Wednesday, February 10, 2010
Another huge snowfall in the nation's capital prevented Fed Chairman Ben Bernanke from delivering this speech before the House Financial Services Committee today, but it was posted on the central bank's website anyway.
In it, plans are detailed for withdrawing the massive amount of monetary stimulus that has been injected into the U.S. financial system over the last two years, the new pillar of monetary policy being the rate of interest paid on excess bank reserves, a mechanism that Fed historian Allan Meltzer says won't work as noted here a couple weeks ago.
The FOMC anticipates that economic conditions, including low rates of resource utilization, subdued inflation trends, and stable inflation expectations, are likely to warrant exceptionally low levels of the federal funds rate for an extended period. In due course, however, as the expansion matures the Federal Reserve will need to begin to tighten monetary conditions to prevent the development of inflationary pressures. The Federal Reserve has a number of tools that will enable it to firm the stance of policy at the appropriate time.Aside from the economic populism that is now sweeping the country, where both elected officials and their constituents want to get some idea of how we might avoid a Weimar Germany outcome if we are lucky enough to prevent the Great Recession from turning into another Great Depression, you have to wonder why they're even talking about this now.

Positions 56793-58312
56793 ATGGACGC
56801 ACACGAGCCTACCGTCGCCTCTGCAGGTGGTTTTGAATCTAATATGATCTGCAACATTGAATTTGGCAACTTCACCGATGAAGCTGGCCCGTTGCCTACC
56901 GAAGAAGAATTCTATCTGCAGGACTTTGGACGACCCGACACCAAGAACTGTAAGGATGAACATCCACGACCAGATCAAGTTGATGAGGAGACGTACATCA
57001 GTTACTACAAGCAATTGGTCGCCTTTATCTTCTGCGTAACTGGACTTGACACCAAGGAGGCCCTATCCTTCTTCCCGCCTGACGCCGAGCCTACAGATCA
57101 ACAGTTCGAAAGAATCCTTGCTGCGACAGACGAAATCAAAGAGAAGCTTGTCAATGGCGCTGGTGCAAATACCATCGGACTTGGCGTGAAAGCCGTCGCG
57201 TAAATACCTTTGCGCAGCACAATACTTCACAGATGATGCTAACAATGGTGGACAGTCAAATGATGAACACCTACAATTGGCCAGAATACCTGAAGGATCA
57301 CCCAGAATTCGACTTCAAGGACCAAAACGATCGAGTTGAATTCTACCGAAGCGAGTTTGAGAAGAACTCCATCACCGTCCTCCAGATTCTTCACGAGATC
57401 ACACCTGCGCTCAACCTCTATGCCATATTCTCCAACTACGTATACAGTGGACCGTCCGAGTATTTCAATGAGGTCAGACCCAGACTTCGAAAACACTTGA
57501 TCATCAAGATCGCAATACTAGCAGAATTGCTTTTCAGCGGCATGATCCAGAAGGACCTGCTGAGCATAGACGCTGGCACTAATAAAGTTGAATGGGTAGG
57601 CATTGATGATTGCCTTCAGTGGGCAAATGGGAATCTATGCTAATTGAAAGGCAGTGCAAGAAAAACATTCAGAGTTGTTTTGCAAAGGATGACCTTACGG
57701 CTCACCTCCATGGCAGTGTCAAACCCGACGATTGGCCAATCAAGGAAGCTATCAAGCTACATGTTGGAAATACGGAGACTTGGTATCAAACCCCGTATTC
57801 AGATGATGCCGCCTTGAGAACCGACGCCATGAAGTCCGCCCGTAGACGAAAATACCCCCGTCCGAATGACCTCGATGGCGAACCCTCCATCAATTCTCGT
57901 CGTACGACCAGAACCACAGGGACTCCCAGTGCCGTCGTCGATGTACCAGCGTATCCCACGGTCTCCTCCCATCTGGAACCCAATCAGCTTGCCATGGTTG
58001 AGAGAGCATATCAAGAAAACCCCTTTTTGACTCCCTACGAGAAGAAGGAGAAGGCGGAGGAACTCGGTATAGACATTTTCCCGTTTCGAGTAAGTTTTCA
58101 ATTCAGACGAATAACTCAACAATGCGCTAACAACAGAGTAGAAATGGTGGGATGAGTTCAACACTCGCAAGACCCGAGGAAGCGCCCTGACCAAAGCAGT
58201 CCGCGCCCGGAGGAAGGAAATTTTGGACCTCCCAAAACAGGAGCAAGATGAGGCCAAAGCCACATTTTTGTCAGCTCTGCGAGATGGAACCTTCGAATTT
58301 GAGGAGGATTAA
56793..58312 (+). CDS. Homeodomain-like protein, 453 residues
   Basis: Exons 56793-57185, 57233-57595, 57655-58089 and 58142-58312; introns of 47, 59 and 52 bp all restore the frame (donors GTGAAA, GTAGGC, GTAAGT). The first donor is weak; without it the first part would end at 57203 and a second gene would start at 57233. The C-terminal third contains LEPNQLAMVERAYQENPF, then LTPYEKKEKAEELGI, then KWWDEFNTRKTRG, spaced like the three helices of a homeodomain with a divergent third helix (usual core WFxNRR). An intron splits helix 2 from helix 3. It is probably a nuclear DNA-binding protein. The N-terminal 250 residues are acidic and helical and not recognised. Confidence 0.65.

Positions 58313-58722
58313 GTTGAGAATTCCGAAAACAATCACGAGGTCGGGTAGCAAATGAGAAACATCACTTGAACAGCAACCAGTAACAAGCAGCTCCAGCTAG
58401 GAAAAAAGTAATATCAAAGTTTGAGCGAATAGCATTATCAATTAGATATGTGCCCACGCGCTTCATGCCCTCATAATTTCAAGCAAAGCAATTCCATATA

Most importantly, in October 2008 the Congress gave the Federal Reserve statutory authority to pay interest on banks' holdings of reserve balances. By increasing the interest rate on reserves, the Federal Reserve will be able to put significant upward pressure on all short-term interest rates, as banks will not supply short-term funds to the money markets at rates significantly below what they can earn by holding reserves at the Federal Reserve Banks. Actual and prospective increases in short-term interest rates will be reflected in turn in longer-term interest rates and in financial conditions more generally.